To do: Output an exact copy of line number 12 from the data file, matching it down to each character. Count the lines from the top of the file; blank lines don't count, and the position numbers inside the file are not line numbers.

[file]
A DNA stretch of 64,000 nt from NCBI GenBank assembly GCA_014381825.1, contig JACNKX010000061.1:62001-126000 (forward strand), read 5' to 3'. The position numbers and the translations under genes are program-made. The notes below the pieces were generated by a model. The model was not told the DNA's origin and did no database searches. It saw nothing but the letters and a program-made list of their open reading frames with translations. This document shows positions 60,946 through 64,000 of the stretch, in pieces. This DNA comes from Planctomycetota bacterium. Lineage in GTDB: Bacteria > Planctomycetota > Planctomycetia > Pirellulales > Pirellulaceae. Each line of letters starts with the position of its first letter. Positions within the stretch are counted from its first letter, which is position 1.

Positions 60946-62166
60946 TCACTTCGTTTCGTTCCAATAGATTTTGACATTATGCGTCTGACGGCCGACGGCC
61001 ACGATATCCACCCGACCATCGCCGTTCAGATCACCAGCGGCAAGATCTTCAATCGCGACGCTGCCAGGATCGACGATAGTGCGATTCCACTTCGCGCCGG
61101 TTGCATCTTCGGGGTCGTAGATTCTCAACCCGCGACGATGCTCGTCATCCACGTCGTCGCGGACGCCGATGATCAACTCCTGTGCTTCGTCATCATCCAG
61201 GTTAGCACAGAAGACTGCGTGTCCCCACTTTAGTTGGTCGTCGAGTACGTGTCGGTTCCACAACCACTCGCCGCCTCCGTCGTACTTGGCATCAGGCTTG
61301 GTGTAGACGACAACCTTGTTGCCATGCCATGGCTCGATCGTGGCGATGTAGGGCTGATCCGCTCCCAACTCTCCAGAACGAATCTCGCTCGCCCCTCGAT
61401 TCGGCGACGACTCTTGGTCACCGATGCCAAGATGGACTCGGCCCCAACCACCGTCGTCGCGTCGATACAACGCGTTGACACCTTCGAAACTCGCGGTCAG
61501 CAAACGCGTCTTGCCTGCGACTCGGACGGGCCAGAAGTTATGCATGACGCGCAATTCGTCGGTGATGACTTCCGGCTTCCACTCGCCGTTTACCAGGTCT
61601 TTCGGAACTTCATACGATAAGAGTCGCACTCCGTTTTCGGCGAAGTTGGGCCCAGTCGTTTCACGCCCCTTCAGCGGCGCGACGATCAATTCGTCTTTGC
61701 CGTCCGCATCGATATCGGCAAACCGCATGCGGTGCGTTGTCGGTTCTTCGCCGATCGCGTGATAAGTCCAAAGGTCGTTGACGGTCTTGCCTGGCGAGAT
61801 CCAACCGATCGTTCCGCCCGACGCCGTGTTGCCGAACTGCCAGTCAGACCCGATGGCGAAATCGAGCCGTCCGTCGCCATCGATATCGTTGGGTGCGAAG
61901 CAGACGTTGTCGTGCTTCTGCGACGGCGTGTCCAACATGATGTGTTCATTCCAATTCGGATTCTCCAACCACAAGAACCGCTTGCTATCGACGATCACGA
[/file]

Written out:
61801 CCAACCGATCGTTCCGCCCGACGCCGTGTTGCCGAACTGCCAGTCAGACCCGATGGCGAAATCGAGCCGTCCGTCGCCATCGATATCGTTGGGTGCGAAG